Presence in Contemporary Circus. An interview with Prof. Tillmann Damrau

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Presence in Contemporary Circus

An interview with Prof. Tillmann Damrau by Jenny Patschovsky

Jenny Patschovsky (JP) In your essay "Bewegte Körper - Ostentative Physis" (Moving Bodies - Ostentative Physis) you write about circus as a body-based art form and about excellence in circus artistry as a symbol of the increase in production through industrialization. However, you do not aim here at the anthropocentric worldview often mentioned in this context but describe another aspect of circus artistry.

Tillmann Damrau (TD) Circus performances are often described as high performance squeezed out of nature, realising a disposition over the body, which was particularly driven by industrialisation in the nineteenth century. On the other hand, these performances are also purposeless, in a sense meaningless. They thus actually fulfill exactly what Kant demands of a work of art, namely that it is free of purpose and does not satisfy any functional aspects.

JP So, you're referring to the first moment of just doing — and not what follows — the marketing and selling of artistic acts in a market system.

TD I think that this ambivalence is simply there. With the first industrial revolution there was this rapidly increasing technical access to the world and, with it, the question of how we open up completely new possibilities of use and exploitation via machines. And on the other hand, in circus, for example, there is this moment of luxury, of waste, when someone says: I'm doing something from which I now have no immediate profit, except that I want to do it and can do it.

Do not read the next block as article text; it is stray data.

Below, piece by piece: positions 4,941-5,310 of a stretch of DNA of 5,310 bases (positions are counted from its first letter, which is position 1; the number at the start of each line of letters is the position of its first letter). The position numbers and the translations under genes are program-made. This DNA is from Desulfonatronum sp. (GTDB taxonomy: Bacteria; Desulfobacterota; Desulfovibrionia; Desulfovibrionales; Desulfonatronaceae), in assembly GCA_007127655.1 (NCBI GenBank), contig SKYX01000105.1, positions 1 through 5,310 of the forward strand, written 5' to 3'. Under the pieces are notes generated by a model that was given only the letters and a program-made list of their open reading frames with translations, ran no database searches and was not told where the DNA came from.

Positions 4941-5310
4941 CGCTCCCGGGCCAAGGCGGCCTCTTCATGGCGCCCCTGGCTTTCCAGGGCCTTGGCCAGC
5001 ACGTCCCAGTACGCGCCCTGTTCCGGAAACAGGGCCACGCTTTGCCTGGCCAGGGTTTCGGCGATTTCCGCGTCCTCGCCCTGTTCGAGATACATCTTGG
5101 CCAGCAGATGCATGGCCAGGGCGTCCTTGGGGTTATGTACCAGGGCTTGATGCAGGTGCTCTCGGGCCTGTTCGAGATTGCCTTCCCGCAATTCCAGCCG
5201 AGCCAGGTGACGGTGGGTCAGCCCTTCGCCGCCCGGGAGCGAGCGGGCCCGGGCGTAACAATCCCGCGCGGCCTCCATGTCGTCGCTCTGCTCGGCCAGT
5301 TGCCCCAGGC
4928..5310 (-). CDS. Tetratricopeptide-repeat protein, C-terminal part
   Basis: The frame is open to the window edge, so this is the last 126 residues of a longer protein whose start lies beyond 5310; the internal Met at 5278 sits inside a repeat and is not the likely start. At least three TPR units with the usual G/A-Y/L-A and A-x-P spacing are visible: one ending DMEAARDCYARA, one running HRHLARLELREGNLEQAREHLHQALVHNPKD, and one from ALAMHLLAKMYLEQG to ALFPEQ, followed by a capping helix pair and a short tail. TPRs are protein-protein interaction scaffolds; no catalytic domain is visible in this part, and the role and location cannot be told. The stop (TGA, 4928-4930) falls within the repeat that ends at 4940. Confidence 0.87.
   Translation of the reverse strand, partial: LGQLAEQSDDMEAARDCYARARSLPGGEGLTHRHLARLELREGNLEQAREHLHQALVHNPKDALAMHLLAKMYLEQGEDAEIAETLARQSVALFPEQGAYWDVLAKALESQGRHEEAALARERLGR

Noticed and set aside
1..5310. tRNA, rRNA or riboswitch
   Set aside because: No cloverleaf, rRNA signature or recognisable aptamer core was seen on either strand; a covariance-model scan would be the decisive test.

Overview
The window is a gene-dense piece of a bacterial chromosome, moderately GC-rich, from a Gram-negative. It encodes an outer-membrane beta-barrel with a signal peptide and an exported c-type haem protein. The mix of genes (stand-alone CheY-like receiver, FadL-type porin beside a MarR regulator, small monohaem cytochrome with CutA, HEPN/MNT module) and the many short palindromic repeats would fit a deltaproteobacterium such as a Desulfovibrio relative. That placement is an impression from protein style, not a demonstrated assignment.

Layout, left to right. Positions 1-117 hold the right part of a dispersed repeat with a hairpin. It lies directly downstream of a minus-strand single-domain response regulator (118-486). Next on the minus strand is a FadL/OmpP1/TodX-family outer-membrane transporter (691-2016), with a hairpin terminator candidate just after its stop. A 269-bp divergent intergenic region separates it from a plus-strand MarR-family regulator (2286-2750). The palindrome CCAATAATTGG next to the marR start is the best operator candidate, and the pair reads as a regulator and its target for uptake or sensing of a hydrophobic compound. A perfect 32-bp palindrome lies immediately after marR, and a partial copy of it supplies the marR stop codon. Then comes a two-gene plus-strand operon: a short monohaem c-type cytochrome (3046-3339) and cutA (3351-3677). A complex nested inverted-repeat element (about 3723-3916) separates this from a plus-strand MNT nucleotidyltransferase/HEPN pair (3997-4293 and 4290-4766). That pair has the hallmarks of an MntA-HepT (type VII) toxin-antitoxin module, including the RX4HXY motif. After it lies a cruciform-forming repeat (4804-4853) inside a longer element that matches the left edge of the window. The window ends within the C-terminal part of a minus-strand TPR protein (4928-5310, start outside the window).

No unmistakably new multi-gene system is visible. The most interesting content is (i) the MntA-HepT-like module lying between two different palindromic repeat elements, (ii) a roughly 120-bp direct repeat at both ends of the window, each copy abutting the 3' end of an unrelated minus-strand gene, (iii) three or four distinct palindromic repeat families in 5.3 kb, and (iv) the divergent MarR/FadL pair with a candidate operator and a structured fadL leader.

JP In your essay you also write that the circus is a culturally formed place, with its own rhetoric, where the body is attributed a special power to generate new experiences. What exactly do you mean by that?

TD I'm basically trying to trace this to several points. First, the considerations of Roland Barthes, a French semiotician, who discussed this question on the basis of films, that is, details in films that do not directly serve the narration of the plot but provide us with an effect of reality. That is, they support the believability of the whole. And he assumes for these details a so-called blunt sense; a sense that blocks itself against discursive expression. These details remain difficult to interpret. In relation to the circus, this means that the body in artistic movement, paradoxically, "makes" sense precisely when it repeatedly frees itself from attributions of meaning. Another point I start from is the notion of presence. In circus, there are many moments that don't get absorbed into fixed codings or into a particular narrative. And that's where I find the notions of presence, emergence and epiphany of form, as used by literary scholar Hans Ulrich Gumbrecht, plausible. Gumbrecht also explains the concept of presence with reference to sports, meaning that in sports, suddenly during a game, striking forms appear, in the sense of postures, movements and of moves that cannot be broken down into actions, sentences or discursive elements, but which affect us momentarily as a whole, in the experience of our own presence. Gumbrecht speaks of the emergence of presence, of our starting to become conscious of a particular presentness in the forcefulness of our perception, only for it to immediately withdraw again, precisely because it is fleeting. This is an aesthetic experience that he believes is essential to our culture today. He does not say that this is the only thing of actual interest — he says that there are discursive moments in works of art or various other forms of presentation that are interesting and that have their justification — but there are many things that resist this absorption in a discursive sense, and a particularly essential moment of this is this special feeling of becoming present, of physicality, of substance, which we then encounter in this form.

JP I understand this presence as a very intense experience, which is increased in artistry by the strong physicality and the modes of action of the mirror neurons. It's a physical perception, so to speak, you feel your own body when you look at it.

TD Yes, that's right. The perception of other bodies always corresponds with feeling one's own body, the experience of one's own body.

JP In this context, I wanted to talk about the nonhuman turn and the new performer-object relationship that increasingly characterizes contemporary circus. To what extent does the experience of presence in contemporary circus have to do with the nonhuman turn, or more precisely with object-oriented ontology?